In August 2003, I was a year into my PhD, plugging through the archives to find evidence for an argument that was still little more than a collection of theories. It was the hottest British summer on record; I remember trying not to fall asleep at my desk while attempting not to drip sweat all over the 200-year-old documents laid out before me.
One of those documents pulled me right out of my heat-induced daze.
It was a letter written to a close friend by John Pitt, 2nd Earl of Chatham, talking of his feelings over his dismissal from the post of First Lord of the Admiralty at the end of 1794. I had heard of Chatham, of course; he was the son of William Pitt the Elder, and the brother of William Pitt the Younger (Britain’s youngest prime minister at 24, under whom Chatham served as a cabinet minister). I knew little else, but this letter was full of so much anger and pain Chatham immediately became real to me. I could almost hear his voice.
After referring to Pitt’s removing him from the Admiralty, Chatham wrote:
‘I have never had a full and decided conversation with my Brother on the subject, because he has very cautiously and constantly avoided it, and I have been unwilling to urge it … [but] probably some further explanation must take place. I am sorry I cannot agree with you in looking forward to it with a prospect of finding in it much relief or satisfaction. It may be a little better or a little worse, but that is all, for the mischief done me is irreparable, and though my Brother, whenever he gives himself time to reflect, must (if he possesses any of the feelings which I always believed him to have) regret the step into which he was surprised, he can never set it right.’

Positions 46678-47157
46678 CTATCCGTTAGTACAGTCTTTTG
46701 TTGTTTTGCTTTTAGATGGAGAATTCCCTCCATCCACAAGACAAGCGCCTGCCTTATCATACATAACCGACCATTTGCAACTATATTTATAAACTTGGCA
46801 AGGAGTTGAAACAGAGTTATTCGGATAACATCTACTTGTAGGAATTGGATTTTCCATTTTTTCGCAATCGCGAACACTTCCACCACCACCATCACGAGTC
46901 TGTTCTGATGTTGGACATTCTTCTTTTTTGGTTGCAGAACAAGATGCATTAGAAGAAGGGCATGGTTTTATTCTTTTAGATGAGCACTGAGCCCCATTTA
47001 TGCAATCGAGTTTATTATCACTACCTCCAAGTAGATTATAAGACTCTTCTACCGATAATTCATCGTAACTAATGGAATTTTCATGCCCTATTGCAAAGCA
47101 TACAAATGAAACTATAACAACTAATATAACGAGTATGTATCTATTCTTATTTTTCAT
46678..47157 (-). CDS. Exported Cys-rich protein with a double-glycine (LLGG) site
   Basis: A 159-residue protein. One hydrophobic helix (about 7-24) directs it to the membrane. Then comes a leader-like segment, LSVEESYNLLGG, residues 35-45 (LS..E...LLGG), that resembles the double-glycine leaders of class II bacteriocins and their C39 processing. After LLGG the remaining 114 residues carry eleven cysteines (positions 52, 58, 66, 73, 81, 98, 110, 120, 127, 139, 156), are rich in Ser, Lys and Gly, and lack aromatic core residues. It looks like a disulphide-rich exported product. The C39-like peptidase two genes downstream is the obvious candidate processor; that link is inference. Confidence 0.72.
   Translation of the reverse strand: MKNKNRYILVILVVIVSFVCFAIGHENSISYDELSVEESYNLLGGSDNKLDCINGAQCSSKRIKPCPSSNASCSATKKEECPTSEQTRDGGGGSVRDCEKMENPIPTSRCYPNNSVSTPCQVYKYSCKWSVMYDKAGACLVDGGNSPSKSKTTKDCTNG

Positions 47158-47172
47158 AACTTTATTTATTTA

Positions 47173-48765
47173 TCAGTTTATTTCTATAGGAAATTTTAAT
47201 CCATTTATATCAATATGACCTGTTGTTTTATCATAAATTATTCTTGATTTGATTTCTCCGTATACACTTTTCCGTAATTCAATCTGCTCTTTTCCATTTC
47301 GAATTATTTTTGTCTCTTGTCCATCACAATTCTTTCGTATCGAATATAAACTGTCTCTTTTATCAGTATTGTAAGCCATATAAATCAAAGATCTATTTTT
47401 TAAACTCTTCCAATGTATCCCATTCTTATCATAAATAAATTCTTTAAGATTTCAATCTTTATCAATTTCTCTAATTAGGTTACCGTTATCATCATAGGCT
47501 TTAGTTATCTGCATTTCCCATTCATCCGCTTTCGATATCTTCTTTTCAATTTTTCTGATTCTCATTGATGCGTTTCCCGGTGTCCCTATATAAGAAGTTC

I was immediately curious. What lay behind Chatham’s complaint? What ‘mischief’ was he referring to? Who had ‘surprised’ Pitt into the ‘step’ of demoting his brother? Did he ever manage to ‘set it right’?
Earl of Shadows is my fictional answer to these questions. It is essentially about sibling rivalry, but, fortunately, John’s story does not entirely revolve around negative comparisons with his brilliant brother. As I researched him, I uncovered the touching story of his quietly successful marriage to Mary Townshend. Earl of Shadows is therefore not simply a story of sibling rivalry set against the backdrop of the Georgian court: it is also the love story of a man who is painfully aware he will never be as good as his family want him to be, and of a woman who wants him to know he will always be more than good enough for her.
I hope you enjoy it. I certainly enjoyed writing it, and I hope John and Mary approve of the way I have told their story. After 200 years of neglect, they deserve it.
Get your copy of Earl of Shadows here!